Take rashes as an example; rashes present differently on different skin colours. Only learning what they look like on white skin leaves doctors unable to recognise and diagnose potentially life-threatening illnesses like meningitis, measles and Lyme disease, on non-white patients as a result. “A more extreme example is Kawasaki’s disease, which although rare is the most common cause of heart disease in children” explains Dr Ifeoma Ejikeme, dermatologist. “The rash looks totally different on black skin and with incorrect training could easily be dismissed for a simple viral rash, with dire consequences.”
This white-centric approach was also shown as recently as the Covid-19 pandemic. “The general messaging was to call 999 if a person looked pale or if their lips turned blue, as this would be a sign they weren’t breathing properly. Black people don’t go pale, or turn blue,” says Dr Elfaki. “Patients have become aware that doctors don’t understand or recognise their illness or their pain because of the way that they look, and there’s a huge amount of distrust from black and ethnic minority patients towards the NHS as a result.”
As well as decolonising the curriculum and removing racial bias from medical training, important changes need to be made in terms of representation at a board level. “In London, almost half of NHS employees are black and ethnic minority, but 92% of NHS Trust Board members are white,” notes Dr Elfaki.
This white-centric approach was also shown as recently as the Covid-19 pandemic. “The general messaging was to call 999 if a person looked pale or if their lips turned blue, as this would be a sign they weren’t breathing properly. Black people don’t go pale, or turn blue”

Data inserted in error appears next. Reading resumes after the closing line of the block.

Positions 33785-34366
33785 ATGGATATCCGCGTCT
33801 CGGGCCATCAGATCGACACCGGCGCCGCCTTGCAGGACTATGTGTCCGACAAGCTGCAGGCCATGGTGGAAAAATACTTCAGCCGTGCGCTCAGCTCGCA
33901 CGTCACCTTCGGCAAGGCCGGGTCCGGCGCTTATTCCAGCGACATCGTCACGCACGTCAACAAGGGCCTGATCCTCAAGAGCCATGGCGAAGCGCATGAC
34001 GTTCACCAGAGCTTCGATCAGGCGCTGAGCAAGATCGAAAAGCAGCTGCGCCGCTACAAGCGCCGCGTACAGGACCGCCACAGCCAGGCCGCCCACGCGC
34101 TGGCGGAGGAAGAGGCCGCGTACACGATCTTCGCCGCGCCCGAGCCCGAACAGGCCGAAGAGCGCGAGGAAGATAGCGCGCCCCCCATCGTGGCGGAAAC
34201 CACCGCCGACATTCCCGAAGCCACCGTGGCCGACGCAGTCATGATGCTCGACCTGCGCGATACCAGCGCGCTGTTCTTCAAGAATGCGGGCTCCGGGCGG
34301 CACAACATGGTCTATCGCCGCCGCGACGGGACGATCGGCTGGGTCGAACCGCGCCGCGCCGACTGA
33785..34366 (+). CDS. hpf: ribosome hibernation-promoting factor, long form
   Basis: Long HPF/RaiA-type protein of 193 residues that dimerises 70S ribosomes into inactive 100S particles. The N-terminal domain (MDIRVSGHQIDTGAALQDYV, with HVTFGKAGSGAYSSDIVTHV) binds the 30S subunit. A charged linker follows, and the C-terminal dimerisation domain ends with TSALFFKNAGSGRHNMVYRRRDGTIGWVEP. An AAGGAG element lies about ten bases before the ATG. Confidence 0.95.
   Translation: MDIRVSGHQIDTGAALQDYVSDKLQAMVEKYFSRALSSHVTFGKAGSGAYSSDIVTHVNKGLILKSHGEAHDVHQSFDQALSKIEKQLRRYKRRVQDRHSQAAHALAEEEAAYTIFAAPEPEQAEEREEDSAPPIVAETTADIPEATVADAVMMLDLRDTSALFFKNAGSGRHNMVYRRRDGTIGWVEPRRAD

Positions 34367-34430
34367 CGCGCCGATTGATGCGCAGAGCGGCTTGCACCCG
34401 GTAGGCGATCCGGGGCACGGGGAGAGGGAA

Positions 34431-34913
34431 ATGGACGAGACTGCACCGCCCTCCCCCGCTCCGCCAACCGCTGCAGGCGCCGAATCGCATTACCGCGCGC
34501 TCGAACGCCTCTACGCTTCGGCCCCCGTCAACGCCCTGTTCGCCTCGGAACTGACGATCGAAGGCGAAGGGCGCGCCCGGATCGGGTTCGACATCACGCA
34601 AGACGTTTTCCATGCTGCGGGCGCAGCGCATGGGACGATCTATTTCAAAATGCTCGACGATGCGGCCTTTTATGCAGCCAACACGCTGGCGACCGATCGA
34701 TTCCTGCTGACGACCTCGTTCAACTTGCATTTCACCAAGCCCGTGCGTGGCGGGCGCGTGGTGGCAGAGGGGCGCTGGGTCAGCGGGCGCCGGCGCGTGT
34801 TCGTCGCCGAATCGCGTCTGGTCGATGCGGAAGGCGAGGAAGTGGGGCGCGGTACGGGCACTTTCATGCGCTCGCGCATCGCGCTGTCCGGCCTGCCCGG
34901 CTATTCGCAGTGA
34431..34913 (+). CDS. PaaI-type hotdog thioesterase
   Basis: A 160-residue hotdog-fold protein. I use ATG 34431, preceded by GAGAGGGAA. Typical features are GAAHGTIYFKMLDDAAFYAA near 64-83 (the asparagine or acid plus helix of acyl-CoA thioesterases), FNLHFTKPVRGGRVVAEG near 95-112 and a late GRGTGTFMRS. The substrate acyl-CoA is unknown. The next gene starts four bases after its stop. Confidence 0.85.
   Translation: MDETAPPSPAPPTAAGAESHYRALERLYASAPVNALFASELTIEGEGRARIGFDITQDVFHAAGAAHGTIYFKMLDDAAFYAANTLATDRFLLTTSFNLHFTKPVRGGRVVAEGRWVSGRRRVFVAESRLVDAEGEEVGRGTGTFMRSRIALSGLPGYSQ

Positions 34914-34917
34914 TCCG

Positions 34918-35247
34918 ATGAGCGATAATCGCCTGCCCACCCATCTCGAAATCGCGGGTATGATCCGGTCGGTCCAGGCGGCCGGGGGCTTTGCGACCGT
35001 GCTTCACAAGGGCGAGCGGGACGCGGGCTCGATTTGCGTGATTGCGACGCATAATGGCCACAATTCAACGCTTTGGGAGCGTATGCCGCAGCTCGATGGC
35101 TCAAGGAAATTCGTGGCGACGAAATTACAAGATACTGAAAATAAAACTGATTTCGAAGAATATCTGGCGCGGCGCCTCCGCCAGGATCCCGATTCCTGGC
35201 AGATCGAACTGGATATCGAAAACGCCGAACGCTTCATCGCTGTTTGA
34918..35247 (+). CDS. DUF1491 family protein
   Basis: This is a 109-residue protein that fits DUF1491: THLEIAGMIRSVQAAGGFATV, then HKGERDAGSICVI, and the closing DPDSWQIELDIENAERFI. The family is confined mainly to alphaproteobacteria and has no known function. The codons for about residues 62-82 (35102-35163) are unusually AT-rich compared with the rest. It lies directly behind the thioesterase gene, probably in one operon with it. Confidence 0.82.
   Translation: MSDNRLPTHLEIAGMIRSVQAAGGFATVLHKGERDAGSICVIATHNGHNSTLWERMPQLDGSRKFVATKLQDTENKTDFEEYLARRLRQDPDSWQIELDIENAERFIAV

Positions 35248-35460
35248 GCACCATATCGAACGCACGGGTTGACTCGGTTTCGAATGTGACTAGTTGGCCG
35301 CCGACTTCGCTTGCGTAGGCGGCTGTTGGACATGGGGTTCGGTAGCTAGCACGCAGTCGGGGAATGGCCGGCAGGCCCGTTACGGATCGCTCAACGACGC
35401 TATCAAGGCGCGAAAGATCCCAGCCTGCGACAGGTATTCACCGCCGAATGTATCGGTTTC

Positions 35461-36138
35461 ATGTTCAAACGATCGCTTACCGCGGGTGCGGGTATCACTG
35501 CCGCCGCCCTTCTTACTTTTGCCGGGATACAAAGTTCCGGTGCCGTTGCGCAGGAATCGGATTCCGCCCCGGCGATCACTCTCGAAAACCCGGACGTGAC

It has been over ten years since the Department Of Health announced that they must “give even greater prominence to race equality”, with a “systematic action plan” to increase representation at the top tiers of the service to 30 per cent BME. It’s clear they have failed in this objective spectacularly. A study by Roger Kline at Middlesex University in 2014 titled “The Snowy White Peaks of the NHS” found that there had been no significant change in the proportion of BAME Trust Board appointments in recent years, “continuing the pattern of under-representation compared to both the workforce and the local population.”
It also found that BAME staff were twice as likely to enter the disciplinary process and BAME nurses take 50% longer to be promoted compared to white nurses. “You may see a lot of black and brown faces at the bottom, but you can’t let it lull you into a false sense of security because these people aren’t in positions where they can make changes or influence the system,” says Dr Elfaki. In response, the NHS Workforce Race Equality Standard was set up in 2015, which is a live initiative that aims to implement a strategic approach to improve BAME representation at senior management and Board level and to help to provide a better working environment for the BAME workforce.
For Abi, however, racism is still a reality of her everyday workplace – not just from patients, but from colleagues, too: “When the protests were taking place after the killing of George Floyd, a senior member of medical staff was leaving comments on Facebook that were anti-Black Lives Matter.” The comments included, “Can we just not have our street names changed to Mugabe Ave or Zambia Way. Thanks!” on a politician’s public page. “A number of us complained, but we were told there was nothing that could be done,” says Abi.
After months of much-deserved national appreciation for the NHS, it seems obvious that the system also has deep rooted problems that will need more than clapping to solve. “The clapping was a nice gesture,” says Dr Elfaki. “But we need to go beyond gestures. We need tangible and financial resources to incur lasting and meaningful change.”
*Names and details have been changed to protect identities.